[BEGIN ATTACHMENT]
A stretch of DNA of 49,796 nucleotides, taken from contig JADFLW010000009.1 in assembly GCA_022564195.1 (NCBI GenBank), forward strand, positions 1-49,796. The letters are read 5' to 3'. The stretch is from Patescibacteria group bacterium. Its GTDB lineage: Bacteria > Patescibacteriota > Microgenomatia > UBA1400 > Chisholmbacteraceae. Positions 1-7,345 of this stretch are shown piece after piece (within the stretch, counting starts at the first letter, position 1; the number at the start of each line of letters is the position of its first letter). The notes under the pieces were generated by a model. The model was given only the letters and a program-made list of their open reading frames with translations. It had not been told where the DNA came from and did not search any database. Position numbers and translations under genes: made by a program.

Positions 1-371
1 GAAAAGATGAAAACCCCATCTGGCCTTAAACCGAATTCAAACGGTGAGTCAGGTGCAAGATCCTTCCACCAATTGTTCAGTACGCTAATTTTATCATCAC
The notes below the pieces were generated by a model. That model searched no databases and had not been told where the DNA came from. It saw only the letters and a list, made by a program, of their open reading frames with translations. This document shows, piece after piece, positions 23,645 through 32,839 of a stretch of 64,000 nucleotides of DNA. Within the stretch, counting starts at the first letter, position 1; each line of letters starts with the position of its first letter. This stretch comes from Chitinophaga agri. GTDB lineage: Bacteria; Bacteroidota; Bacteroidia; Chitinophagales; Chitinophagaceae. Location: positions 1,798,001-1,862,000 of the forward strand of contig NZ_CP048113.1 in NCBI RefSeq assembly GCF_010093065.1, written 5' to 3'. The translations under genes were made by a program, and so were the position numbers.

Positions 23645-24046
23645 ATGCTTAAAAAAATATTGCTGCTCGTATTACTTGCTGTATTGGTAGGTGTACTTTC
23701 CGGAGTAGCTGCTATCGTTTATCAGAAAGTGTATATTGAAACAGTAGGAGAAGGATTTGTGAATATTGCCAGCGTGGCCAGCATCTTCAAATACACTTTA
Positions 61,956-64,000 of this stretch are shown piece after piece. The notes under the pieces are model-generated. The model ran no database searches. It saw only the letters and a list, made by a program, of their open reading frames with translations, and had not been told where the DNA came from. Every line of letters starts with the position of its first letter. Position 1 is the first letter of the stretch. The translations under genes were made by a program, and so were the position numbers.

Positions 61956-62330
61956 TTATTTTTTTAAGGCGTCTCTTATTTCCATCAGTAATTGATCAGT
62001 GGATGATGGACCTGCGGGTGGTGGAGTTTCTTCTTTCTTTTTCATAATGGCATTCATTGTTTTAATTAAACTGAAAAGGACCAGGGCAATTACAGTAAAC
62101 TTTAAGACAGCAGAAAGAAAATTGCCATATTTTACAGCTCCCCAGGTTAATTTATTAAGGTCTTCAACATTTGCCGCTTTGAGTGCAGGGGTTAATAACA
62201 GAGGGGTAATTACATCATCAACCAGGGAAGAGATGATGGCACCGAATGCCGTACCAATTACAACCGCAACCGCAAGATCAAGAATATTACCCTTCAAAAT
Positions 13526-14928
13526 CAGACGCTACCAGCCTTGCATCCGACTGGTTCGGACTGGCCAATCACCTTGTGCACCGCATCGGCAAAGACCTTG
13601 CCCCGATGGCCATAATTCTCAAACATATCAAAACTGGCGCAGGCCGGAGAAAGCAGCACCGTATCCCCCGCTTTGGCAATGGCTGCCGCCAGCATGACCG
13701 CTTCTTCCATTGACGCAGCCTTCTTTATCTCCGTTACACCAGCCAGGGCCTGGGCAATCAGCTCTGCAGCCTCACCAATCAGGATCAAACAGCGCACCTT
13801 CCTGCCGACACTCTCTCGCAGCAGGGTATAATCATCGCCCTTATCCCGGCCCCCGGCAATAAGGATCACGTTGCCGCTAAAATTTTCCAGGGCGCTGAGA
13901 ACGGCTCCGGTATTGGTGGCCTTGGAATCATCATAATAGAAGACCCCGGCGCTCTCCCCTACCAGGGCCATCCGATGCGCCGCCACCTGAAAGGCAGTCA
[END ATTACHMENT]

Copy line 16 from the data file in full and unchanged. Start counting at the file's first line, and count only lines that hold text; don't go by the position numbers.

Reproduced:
13601 CCCCGATGGCCATAATTCTCAAACATATCAAAACTGGCGCAGGCCGGAGAAAGCAGCACCGTATCCCCCGCTTTGGCAATGGCTGCCGCCAGCATGACCG